Physicians caring for asthmatics should consider exercise-induced wheeze (EIW) an indicator of risk for urgent medical visits, according to new research¬†which found that “EIW may contribute to the disparities in urgent medical visits for asthma between high- and low-income neighborhoods.


For the study, researchers collected caregiver-completed surveys reporting on 195 middle-income children with asthma who lived throughout New York City. Overall, 43% of the children had experienced EIW one or more times in the previous year. Those living in asthma hotspots were twice as likely to experience symptoms after exercise and more likely either to visit their doctor in a hurry or to go to an ER because of breathing problems.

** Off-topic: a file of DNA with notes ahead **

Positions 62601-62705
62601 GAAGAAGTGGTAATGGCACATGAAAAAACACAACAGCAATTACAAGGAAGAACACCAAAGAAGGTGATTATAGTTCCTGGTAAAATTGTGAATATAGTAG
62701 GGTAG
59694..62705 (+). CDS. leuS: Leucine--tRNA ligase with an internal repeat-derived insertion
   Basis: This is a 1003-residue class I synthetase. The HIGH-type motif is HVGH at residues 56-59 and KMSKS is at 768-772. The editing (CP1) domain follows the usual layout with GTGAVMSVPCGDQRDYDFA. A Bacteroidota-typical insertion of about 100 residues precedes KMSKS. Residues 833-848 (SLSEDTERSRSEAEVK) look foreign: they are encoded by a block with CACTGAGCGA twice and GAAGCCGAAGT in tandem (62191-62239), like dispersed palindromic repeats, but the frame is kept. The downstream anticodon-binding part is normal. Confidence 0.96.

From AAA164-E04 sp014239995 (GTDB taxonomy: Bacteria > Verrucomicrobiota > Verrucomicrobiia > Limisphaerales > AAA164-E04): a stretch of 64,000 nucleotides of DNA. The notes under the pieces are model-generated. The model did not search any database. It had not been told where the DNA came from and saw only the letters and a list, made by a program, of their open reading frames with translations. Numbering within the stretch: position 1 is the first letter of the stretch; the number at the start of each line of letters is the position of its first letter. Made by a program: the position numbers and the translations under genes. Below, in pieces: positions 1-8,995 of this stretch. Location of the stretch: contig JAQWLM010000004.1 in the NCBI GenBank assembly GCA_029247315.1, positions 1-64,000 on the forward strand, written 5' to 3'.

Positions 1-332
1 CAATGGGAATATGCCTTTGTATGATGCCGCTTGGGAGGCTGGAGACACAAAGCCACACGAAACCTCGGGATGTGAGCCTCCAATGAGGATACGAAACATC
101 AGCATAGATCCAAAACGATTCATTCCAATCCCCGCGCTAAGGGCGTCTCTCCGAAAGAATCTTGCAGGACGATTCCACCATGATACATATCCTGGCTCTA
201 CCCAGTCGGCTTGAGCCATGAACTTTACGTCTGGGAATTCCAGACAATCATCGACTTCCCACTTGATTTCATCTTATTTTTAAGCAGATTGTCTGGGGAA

After determining that asthma was no more severe in low-income, high-asthma neighborhoods, the researchers focused on one particular manifestation of the disease: rapid airway constriction brought on by exercise.

However, researchers were unable to identify why asthma hotspots have higher rates of EIW. While inadequate use of a bronchodilator inhaler prior to exercise was part of the story, it didn’t fully explain the findings. Allergens and air pollution related to fossil fuel burning were not found to be factors. Neither were differences in physical activity, obesity, or neighborhood conditions such as the number of parks.

“Exercise-induced symptoms may identify a distinct population of asthmatics with causes for their exacerbations yet to be determined,” said lead author Timothy Mainardi, MD, past fellow at Columbia University Medical Center and currently in practice at Hudson Allergy. “The important lesson is that with greater awareness and treatment, we can hope to prevent those unscheduled visits to the doctor and trips to the ER.”